I say “whether they like it or not” because, rather sadly, the spatial framework, which my hon. Friend Joy Morrissey spoke about, takes that additional step forward. It says that the arc’s 23 local planning authorities cannot continue to plan separately because
“planning at the local level for homes, business space, infrastructure and the environment is not integrated, and is unable to take an Arc-wide view.”
Well, my constituents do not want local planning to take an arc-wide view; they want it to take a local view—a neighbourhood view. The Government need to understand that the question that has been posed today is, how is that going to work when there is an absence of democratic accountability?
It is worse, because the spatial development framework goes on to say that all local plans must conform to the spatial framework, including the requirement that housing needs are met in full. Out of the window goes any discretion on housing growth targets. They must be met in full. For local authorities in my constituency, who are already achieving growth rates in housing well above the national average—my constituency is already growing at three times the national average—having a top-down target imposed with no discretion on local authority housing growth seems to me to raise major questions about democratic accountability.
Let us go to the two fundamental points made by my hon. Friend the Member for Wycombe. Where did this come from? Was it a plan for housing or a plan for economic development? If it was a plan for housing, let us get to the rub of the 1 million houses. I know that my right hon. Friend the Minister will say in a few minutes that the 1 million housing target is not a target. I know he will say that, because he has told me that in a debate, and it will be welcome to hear. The truth of the matter is that that target at the time included more than a quarter of a million extra houses that were going to be placed into the Oxford-Cambridge arc because that aspiration could not be met in London. It is an important point of principle of this Government to ensure that the housing needs of areas such as Greater London are met by regional authorities themselves and not displaced to other areas.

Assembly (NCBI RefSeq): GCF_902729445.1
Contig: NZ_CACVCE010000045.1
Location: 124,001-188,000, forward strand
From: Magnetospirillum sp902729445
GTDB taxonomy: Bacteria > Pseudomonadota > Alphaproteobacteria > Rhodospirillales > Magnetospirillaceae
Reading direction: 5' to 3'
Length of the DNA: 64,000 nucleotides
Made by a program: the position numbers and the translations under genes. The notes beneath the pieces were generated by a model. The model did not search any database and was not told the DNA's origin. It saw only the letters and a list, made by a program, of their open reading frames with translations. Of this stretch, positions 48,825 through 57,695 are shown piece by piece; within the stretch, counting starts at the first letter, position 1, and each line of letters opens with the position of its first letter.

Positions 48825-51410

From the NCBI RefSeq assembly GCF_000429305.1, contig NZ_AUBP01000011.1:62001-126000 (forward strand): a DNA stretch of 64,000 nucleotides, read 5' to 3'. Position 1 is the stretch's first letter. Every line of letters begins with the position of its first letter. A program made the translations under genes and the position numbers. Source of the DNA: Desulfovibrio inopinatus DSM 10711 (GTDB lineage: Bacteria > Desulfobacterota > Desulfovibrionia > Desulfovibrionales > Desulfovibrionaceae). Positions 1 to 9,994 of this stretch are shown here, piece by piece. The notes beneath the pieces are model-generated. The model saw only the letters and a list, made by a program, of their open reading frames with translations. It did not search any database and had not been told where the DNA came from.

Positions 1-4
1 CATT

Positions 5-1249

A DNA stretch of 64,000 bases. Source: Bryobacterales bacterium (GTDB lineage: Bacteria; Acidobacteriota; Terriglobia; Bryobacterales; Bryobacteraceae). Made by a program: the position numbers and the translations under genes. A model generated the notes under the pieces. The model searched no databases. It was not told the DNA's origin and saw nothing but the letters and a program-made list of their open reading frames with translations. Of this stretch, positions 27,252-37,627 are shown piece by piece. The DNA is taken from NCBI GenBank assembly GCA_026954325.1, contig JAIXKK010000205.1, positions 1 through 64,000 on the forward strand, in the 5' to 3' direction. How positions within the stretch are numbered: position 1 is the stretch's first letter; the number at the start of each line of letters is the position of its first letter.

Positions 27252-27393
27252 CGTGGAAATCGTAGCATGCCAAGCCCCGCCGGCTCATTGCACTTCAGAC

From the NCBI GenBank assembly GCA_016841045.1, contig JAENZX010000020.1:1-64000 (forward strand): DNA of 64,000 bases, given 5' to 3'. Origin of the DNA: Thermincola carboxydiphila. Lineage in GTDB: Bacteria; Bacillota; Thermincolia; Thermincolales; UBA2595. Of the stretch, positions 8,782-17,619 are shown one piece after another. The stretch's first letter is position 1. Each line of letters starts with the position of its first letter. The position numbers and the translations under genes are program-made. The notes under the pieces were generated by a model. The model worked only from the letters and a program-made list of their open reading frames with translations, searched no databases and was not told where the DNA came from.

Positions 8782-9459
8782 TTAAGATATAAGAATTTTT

On housing growth, I would like to hear from the Minister what balance the Government will be able to provide for housing growth with the pieces of infrastructure that people care about. We have heard about expressways and railways, but what people care about in terms of infrastructure is: can I get an appointment with my doctor because my child is sick? Can I get my son or my daughter into a good local school? That is what people want to hear across the Ox-Cam arc and in the rest of the country. I know that the Minister and the Government are committed to that, but that is where our priorities should lie when we think about what to do with this particular region.